1. Qix
  2. tlc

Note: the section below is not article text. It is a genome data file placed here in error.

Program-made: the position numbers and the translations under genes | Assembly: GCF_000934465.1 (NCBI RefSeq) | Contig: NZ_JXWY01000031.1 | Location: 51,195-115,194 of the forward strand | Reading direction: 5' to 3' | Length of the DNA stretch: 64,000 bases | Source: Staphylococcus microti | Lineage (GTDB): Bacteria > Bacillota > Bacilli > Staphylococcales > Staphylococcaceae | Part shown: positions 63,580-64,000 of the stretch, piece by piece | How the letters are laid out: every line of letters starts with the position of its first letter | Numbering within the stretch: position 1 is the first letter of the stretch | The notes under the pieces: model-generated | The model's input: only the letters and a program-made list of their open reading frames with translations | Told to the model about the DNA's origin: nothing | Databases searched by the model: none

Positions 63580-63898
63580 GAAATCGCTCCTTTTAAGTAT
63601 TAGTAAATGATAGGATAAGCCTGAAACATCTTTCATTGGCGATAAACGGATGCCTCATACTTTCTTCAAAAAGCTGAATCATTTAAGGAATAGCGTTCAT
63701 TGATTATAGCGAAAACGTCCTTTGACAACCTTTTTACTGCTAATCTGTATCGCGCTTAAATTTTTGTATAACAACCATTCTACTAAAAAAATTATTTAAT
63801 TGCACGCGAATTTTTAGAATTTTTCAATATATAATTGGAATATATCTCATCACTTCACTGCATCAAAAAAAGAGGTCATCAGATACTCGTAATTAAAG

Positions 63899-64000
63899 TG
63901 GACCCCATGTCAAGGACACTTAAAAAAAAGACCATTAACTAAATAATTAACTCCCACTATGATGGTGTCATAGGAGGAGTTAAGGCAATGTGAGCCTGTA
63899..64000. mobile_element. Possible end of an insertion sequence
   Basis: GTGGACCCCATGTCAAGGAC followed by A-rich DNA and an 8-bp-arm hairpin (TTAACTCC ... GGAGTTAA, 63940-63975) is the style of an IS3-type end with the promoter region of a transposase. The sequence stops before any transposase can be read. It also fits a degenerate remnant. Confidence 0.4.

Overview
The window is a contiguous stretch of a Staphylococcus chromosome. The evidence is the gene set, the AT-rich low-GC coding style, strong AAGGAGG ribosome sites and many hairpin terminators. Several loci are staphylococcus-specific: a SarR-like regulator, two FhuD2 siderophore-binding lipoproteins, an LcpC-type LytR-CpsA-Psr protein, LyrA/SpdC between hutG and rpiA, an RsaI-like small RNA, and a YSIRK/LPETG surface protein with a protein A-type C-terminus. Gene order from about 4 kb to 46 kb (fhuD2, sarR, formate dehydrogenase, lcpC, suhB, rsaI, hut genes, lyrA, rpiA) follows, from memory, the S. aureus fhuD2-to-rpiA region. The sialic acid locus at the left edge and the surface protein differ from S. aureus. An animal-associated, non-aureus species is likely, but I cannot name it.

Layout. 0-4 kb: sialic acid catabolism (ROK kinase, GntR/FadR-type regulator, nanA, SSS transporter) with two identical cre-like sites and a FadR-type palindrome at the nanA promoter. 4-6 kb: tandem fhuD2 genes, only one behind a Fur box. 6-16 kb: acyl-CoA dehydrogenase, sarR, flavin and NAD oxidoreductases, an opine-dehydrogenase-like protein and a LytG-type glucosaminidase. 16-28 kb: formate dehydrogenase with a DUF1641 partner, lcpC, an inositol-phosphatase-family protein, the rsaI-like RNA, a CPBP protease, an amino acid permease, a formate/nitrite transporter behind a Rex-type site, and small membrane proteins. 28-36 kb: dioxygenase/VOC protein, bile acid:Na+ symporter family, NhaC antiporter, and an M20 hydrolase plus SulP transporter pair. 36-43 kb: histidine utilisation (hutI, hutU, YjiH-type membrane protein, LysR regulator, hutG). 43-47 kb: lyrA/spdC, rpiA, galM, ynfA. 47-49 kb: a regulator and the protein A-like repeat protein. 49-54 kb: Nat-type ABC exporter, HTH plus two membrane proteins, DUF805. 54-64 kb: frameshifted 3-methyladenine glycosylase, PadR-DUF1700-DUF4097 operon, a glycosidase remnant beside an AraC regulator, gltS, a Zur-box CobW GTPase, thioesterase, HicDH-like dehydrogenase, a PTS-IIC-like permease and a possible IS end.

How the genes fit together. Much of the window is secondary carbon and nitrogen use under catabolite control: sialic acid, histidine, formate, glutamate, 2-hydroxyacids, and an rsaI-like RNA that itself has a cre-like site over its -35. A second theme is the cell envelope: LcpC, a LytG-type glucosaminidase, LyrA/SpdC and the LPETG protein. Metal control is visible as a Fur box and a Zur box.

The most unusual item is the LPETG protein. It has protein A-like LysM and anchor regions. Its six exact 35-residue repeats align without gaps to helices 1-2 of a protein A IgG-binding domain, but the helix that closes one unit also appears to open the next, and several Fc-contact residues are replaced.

# TLC **T**iny **L**ua-equipped **C**-preprocessor is a small integrated C/C++ preprocessor that acts as a compile-time scripting interface for code generation. TLC works closely alongside the Lua scripting language and is written in Java. TLC can also be extended to implement specific Java functionality as well. ## Inclusion There are various ways to script pre-processing. Initially TLC will include *inline*, *side-by-side*, and *imported* pre-processor scripts. ### Inline Inline scripts are Lua scripts included *directly in the C++ source file*. While arguably messy, these scripts are editable directly within the code. Inline Lua is just performed using the Lua directive. If defining functions, for example, the closure will return nothing and will essentially eliminate the call from the output source (see the below note under *Lua Directive*). ### Side-by-Side Side-by-Side inclusion occurs when a `.c` or `.cpp` file has an adjacent `.c.lua` or `.cpp.lua` file, respectively. The Lua script is automatically imported into the state before the C++ source is preprocessed. ### Imported Lastly, scripts can be imported using the `@import` directive (see below). Import scripts can be found given inclusion directories passed along the command line. #### Tricky Business The import system is just a translation of built-in Lua keywords. Include directories passed along the command line are simply added to the module path (yes, `?` is still valid), and `@import` simply `require`'s the script. ## Directives There are two directive formats that are associated with TLC and activate two different portions of the project. ### Function Directive All function directives refer to a specific **Java functionality**. Some examples: ``` @import "myScript" // Invokes the registered Java handler to import a script @define var val // Invokes the registered Java handler to create a variable ``` The two directives above will invoke specific Java (*not* Lua) classes to handle the code. ### Lua Directive The Lua directive refers to specific **Lua functionality** and executes arbitrary Lua code. It works similarly to a macro, but instead is replaced by the return value of the closure. There are two forms of the Lua directive; *return* form and *closure* form. The return form, `$value`, prepends `return ` to the beginning of the statement. The closure form, `${statement}`, simply executes Lua and doesn't necessarily have to return values. `$value` is functionally equivalent to `${return value}`. > NOTE: If 0 values are returned from a closure, the directive is simply deleted from the output source. If more than one value is returned, the rest are discarded and only the first is used as a replacement. > NOTE: The *return* form allows for tricky use of meta-methods as it calls `tostring` on all values. Developers can use this to their advantage by writing meta-method replacements for tables to do some neat stuff without having to use `${return someCode()}`. > > See *More Tricky Business* for an example For instance, if we have the Lua function: ```lua function appendif(test, append, inp) if test == true then return inp .. append else return inp end end ``` And then the equivalent C++ code ```cpp #include <iostream> // Debug mode? @set debug true void output_d() { std::cout << "Debug mode is ON"; } void output() { std::cout << "Debug mode is OFF"; } int main() { ${return appendif(debug, "_d", "output")}(); // Evaluates to output_d(); return 0; } ``` The above would effectively output `Debug mode is ON`: It also recognizes Lua tables; the following would also be acceptable: ```lua -- Lua tbl = {} function tbl.appendif(...) -- ... ``` ```cpp // C++: ${return tbl.appendif(debug, "_d", "output")}(); ``` #### More Tricky Business The note above mentions that `tostring` is called on all *replacement*-type directives. This can lead to some interesting uses of meta-methods; the following is an example. Lua: ```lua mt = {} mt.__tostring = function() return "\"Woooo!\"" end woostring = {} setmetatable(woostring, mt) ``` C/C++: ```cpp #include <iostream> int main() { // Even though woostring() is a table, its // __tostring() meta-method allows it to // be used with TLC's replacement-type Lua directive. printf("The programmer says \"%s\"", $woostring); return 0; } ``` ## Processing Processing the files is defined very clearly and how you would (hope) to expect it to. ### Order and Scope Processing is handled in a **linear** fashion, and variables **do not persist between files**. Yes, TLC (as of this writing) **does not acknowledge `#include` directives**. ### Evaluation of Invocation/Replacement Directives All directives working with Lua (i.e. Replacement Directives and Invocation Directives) are **evaluated as lua** instead of parsed by Java. Invocation directives simply **evaluate** the code, whereas replacement directives **evaluate and return** the code. For replacement directives, any code that cannot be successfully parsed with a `return` pre-pended onto the raw string will need to be placed into a function using one of the placement methods listed above. ## Caveats The golden rule of TLC is that it should be run *before* the C preprocessor is ever invoked. # License / Disclaimer This code is provided 'as-is' with no warranty whatsoever. Use it at your own risk. TLC cannot be distributed or sold (including bundled with any software) neither in source or binary form. All other reproductions, communications, modifications, enhancements, hacks or uses of the code are permitted with credit back to the (this) original GitHub repository. If you do something cool with it, I ask that you show me/submit a pull request (please!). All limitations (or lackthereof) are only applicable to the fullest extent as the referenced supporting 3rd party libraries allow, respectively. The views expressed in snarky (or anything synonymous) comments cannot be used against the original Author(s).